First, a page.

If the Patriots win the Super Bowl tomorrow they'll complete an undefeated season and lay claim to the title of "Best Football Team Of All Time."
We have a few rabid fans (not me) in the office who are really pumped up about this, so yesterday we had an office rally, complete with a pool on the game; everyone threw in a dollar and guessed the final score. Closest guess to the final score takes the pot.
Everyone in the office - with the exception of one person - bet on the Patriots.
I bet on the Giants!
Not because I hope they win, and not even because I expect them to win, but because it's my best chance to win the money! And I like to win.
If you understand this, good. You have the makings of a successful cold-hearted investor.
And if you don't, let me explain. If the Patriots win, one of those other people will win the pot. Assuming there are 20 of them (to make the math easy), each has a 5% chance of winning (assuming their guesses were reasonable). If the Giants win, I win the pot.
Of course, the Patriots are favored to win the game, and I appreciate that. But what are the odds? Let's say their chance of victory is 75%. Taking 5% of that means everyone in the office who bet on the Patriots has a 3.75% chance of winning the pot.
Assuming the Giants have a 25% chance of winning the game, my chance of winning the pot is 25%, or over six times better than if I had bet on the Patriots.
To get the odds down to nearly even, you'd have to think that the odds of the Patriots winning were approximately 95.2%! At that point, my chance of winning the pot would be down to 4.8% while each of the Patriots-backers would see odds of 4.76%.
Of course, some people in the office (the rabid ones) might claim that the Patriots' chance of winning actually is 95%. But most of us would recognize that because they're fans, they're not entirely rational about the game.
Which brings me to investing.
Love Versus Logic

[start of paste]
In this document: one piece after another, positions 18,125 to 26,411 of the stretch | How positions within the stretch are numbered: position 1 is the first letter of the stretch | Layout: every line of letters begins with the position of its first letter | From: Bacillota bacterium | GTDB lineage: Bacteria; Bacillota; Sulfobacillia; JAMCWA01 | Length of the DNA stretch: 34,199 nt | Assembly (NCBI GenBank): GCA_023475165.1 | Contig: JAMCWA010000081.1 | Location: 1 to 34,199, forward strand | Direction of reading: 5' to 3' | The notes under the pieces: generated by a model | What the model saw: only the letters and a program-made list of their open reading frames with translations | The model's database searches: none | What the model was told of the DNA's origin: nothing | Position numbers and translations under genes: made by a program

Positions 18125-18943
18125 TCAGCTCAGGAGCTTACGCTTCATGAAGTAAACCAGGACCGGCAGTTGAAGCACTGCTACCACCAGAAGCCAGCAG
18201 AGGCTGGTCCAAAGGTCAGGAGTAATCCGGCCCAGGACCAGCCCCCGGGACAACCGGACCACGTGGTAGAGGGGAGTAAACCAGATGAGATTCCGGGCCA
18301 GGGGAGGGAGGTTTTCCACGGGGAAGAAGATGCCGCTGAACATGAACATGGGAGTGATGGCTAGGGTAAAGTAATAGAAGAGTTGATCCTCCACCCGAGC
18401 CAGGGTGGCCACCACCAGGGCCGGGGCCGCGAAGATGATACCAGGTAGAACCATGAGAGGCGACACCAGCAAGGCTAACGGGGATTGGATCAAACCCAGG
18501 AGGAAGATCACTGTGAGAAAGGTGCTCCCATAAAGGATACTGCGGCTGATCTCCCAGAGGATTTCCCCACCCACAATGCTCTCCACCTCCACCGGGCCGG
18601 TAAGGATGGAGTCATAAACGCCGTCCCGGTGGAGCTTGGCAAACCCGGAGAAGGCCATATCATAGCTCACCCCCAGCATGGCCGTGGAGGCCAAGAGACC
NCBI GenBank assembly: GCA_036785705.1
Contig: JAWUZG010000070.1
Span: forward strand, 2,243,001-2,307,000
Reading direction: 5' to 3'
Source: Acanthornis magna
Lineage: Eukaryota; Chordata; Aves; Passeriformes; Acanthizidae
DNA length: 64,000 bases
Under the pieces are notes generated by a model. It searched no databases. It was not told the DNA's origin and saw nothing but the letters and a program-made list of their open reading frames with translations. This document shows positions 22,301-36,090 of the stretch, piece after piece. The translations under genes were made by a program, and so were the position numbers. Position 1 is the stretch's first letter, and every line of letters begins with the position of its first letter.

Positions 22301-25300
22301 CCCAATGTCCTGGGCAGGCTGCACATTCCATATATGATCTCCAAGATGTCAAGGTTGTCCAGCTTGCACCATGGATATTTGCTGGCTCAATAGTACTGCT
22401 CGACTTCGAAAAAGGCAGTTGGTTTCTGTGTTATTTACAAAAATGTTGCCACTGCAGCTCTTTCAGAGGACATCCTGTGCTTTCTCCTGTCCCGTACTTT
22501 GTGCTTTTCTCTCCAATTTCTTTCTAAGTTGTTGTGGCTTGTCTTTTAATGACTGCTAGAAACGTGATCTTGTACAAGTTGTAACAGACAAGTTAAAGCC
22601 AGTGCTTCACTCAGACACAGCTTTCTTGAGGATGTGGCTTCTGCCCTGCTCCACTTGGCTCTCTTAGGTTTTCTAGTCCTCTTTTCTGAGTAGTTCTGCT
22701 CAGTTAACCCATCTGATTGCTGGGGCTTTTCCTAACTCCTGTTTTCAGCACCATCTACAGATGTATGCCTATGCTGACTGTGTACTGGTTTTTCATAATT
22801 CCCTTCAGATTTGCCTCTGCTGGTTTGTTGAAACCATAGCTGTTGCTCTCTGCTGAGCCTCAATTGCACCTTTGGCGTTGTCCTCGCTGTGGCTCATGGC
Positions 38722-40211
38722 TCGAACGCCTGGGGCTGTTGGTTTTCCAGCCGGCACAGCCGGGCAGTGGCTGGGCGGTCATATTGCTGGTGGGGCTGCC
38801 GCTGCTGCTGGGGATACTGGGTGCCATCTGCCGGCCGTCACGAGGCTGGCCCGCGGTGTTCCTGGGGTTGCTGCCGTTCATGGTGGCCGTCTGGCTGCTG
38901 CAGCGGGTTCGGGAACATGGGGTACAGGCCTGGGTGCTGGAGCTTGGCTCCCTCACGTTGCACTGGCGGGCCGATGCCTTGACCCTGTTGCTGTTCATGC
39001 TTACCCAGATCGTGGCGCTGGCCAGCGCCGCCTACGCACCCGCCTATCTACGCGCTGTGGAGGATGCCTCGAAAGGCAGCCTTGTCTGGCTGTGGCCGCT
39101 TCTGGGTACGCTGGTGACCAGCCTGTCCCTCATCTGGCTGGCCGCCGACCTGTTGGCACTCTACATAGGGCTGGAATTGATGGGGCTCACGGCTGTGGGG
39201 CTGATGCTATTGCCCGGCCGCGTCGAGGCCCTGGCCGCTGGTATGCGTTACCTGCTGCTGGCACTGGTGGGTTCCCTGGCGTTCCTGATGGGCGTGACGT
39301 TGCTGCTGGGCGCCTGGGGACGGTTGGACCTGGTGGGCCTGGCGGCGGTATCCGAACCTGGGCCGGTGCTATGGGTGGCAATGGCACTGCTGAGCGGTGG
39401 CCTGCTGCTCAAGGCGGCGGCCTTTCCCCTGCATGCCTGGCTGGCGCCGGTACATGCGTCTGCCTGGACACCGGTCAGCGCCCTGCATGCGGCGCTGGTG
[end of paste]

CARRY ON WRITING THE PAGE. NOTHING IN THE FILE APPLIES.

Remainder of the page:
The worst thing you can do in investing is fall in love with a stock ... or hate a stock. Love makes you hold onto stocks even when they're telling you to let go. And hate (or fear) keeps you from investing where and when you should, when the odds are truly in your favor.
The fact that I'm not a big football fan makes it easy for me to talk rationally about the Patriots, and to bet my dollar against them.
But the fact that I love investing means I'm just like most investors; I sometimes get into trouble when my love for a company overrules my logic.
Still, recognizing the problem means I'm halfway to the solution. I generally take care not to invest in the stocks of companies I love. Or if I can't resist, I take a very small position, just putting a toe in the water. When you recognize that your emotions are conflicting with logic, I suggest you do the same.
Letters From the Mailbag
And now, dipping into the old mailbag (email that is) I have two letters to share.
The first, from JK in Texas, reads:
"Since I have been receiving the news letter I have yet to buy any stock. Picks selection to me are too many to choose from. I would like for you to list only seven of your best selections that you like now. I would appreciate this very much because I am ready to buy."
What troubles me about this letter is the phrase, "I am ready to buy." It suggests the writer recently came into some money and is now ready to make it grow through smart investing. What he ignores is the fact that we're just come through a very damaging January and the market is still dangerous!
Investing according to his own situation and ignoring the market's situation is a great way to lose money!
So I told JK to take it slow here, and to wait until the broad market regains its health before putting the pedal to the metal. It's good advice for everyone.
My second email of interest, from GC in Mexico, came in response to Monday's column in which I mused "the world has grown so complex that no one person can understand it all, " and concluded "the role of the wise village elder has been assumed by the Internet (the electronic cosmos), which knows nearly everything about the past and the present, if not the future."
Her response? "Have you seen Zeitgist and End game Yet? Maybe those DVDs will shed some light."
Well, I hadn't even heard of either one, so I investigated. And here's what I found.
Zeitgeist: The Movie is a documentary (in the loose sense) that provides evidence in support of the theory that the Pentagon was hit by a missile and not a plane on September 11; that supports the theory that a small group of bankers, namely the Federal Reserve Bank, are to blame for most of the world's ills since the mid-1910s; and that claims that a conspiracy of the elite plans to form one world government that will dominate the masses.